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Breaking Down the Water and Digestion Myths

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Every day, it seems like there’s a new rule for how to behave. And if you weren’t following that rule before, you’ve probably done untold damage that you’ll need to repair with a strict diet of sauerkraut and high-fiber whole-grain bread.

Sometimes, that’s not too far off. Years of a daily donut habit, for instance, will certainly feed the harmful bacteria in your gut’s microbiome, causing a bacterial imbalance and possibly leaky gut.

But others, we are obligated to investigate further.

For example, the popular claim that drinking water during a meal dilutes your digestive enzymes and presents them from working properly bears additional scrutiny.

Why would that be?

First, let’s define what we’re talking about. 

Digestive enzymes: proteins in the body that break down macromolecules into smaller pieces, thereby making it easier for the small intestine to absorb nutrients. 

The concern here is that drinking water while you’re eating spreads digestive juices, carrying these enzymes, too thin, preventing the enzymes from adequately breaking down food…

Which can lead to issues getting the full benefit of nutrients, the emergence of food intolerances, and uncomfortable digestion.

It’s crucial to understand how digestive enzymes work in order to debunk this myth.

The Thing About Digestive Enzymes

We know that digestion actually starts in the mouth. Your digestive process begins when you start salivating, take a bite of food, and chew.

When your brain signals to your salivary glands to release the saliva, digestive enzymes travel with that saliva to your mouth. Even as you chew, those enzymes begin to help dissolve parts of your half-masticated chow into digestible pieces.

You swallow – your spit, enzymes, and food travel down to your stomach – and from there, your stomach acid turns what was once a yummy gastronomic experience into a thick, viscous liquid called chyme.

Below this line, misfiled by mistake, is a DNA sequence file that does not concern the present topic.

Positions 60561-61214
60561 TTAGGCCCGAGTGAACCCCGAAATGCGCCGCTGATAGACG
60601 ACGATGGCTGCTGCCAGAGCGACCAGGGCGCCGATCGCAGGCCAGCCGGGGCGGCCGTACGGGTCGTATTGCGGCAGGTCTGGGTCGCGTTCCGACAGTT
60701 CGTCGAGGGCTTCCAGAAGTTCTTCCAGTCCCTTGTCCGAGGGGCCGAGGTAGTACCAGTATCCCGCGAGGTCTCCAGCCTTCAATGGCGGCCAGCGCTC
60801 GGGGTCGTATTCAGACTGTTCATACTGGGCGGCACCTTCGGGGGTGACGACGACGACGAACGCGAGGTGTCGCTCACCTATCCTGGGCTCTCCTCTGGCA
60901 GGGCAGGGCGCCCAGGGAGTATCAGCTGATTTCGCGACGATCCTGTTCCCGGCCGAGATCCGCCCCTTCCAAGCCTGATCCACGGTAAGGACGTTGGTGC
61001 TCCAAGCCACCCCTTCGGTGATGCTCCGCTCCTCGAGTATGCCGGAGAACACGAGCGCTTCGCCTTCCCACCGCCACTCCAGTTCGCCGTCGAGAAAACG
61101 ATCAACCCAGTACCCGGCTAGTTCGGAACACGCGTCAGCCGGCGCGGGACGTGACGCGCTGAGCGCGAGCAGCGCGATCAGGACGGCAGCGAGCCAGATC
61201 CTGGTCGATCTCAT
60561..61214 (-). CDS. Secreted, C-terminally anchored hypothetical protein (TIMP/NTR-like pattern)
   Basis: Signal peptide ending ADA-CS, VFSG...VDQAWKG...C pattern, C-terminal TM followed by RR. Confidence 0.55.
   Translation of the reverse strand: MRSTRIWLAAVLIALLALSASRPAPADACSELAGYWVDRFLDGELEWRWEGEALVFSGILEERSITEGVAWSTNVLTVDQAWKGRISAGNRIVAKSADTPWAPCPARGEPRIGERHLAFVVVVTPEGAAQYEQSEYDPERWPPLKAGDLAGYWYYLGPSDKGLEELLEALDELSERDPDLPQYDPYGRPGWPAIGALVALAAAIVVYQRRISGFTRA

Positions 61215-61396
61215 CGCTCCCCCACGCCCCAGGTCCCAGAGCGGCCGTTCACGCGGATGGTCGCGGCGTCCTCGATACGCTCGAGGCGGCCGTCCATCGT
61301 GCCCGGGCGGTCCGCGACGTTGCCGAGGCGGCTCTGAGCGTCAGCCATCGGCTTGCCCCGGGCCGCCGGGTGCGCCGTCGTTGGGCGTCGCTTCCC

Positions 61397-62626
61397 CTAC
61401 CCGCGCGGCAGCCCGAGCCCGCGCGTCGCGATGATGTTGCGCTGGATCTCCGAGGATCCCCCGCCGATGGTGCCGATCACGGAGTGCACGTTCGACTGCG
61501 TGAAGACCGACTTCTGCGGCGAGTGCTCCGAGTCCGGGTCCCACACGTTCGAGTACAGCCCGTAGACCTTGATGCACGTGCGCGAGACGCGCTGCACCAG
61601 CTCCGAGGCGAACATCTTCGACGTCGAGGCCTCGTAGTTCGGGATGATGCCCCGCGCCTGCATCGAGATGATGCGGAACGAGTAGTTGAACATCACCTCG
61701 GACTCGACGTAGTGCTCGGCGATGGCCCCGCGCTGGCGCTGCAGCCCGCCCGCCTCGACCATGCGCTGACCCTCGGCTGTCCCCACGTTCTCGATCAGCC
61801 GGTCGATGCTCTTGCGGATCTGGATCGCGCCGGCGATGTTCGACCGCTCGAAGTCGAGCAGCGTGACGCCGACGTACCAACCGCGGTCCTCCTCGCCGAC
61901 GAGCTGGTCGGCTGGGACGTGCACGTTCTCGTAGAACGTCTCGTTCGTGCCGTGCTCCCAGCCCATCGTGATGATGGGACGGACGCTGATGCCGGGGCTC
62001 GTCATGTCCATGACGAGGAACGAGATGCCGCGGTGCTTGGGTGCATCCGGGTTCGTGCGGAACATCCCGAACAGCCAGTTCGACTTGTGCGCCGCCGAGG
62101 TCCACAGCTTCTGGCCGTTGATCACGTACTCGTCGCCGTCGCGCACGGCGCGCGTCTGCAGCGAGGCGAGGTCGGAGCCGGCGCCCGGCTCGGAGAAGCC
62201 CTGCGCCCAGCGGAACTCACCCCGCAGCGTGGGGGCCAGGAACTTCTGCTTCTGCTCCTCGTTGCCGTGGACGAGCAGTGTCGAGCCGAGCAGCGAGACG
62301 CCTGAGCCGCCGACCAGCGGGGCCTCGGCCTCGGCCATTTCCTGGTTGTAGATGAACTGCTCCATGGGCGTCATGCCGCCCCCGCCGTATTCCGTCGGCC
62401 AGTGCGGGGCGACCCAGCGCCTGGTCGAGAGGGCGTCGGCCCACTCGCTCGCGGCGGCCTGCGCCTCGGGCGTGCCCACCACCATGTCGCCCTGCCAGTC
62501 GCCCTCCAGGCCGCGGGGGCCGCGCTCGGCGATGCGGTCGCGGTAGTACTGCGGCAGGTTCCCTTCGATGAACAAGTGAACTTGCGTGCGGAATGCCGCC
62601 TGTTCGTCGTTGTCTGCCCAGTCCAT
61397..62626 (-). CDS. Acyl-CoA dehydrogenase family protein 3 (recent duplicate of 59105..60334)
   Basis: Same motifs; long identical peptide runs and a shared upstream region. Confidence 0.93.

Chyme slimes its way down from your stomach to your lower intestines where it encounters more digestive enzymes from your pancreas plus bile acid from your liver. The purpose of this churning is to break down nutrients into even smaller pieces, making it easier for you to absorb them.

By the time this chyme reaches the large intestine, most nutrients should have already been absorbed in your small intestine.

Anything valuable that’s left will be absorbed there!

After that, the nutrients get distributed throughout your bloodstream as needed, and everything functions just the way it should.

Unless…

Muddying the Waters

The theory goes that if you drink water while you’re eating a meal, the water travels downward along with your chewed food and weakens the capacity of your stomach acid to neutralize bigger molecules.

However, this is only true if you’re already not producing enough stomach acid (which is a real problem, and pretty common.) If you find yourself experiencing acid reflux, this probably applies to you!

If you’re already low, and your body’s ability to produce gastric acid is compromised, you may well be in danger of over-diluting your stomach acid and rendering it ineffective against its primary task.

However, stomach acid (when it’s functioning properly) can adjust its secretions by volume and potency depending on what it’s given. 

Not only that, but liquid being able to travel faster than food hasn’t been shown to have any effect on the speed of solid food digestion. 

Except, of course, that it can actually be helpful. Water softens stool, helps prevent constipation, pulls food along with it as it moves through the body, prevents bloating, and more. 

And it’s already secreted along with digestive enzymes and gastric acid by the stomach. The body is providing water during the digestive process – maintaining hydration is key for supporting all of the body’s functions, even digestion and even during meal time.

Especially because drinking water and taking breaks while eating can allow your satiety hormones to activate and send signals to your brain, letting you know you’re approaching fullness.

Drinking water during a meal won’t affect your nutrient absorption unless you have an underlying condition in which your stomach’s automated system for creating and deploying gastric acid is already messed up.

Otherwise, it’s always a good thing to keep our internal system lubricated and our cells hydrated!

Editor’s note: Room temperature water is your best bet for a smooth digestive process, as cold drinks (according to Chinese Medicine) can squelch your digestive fire. 

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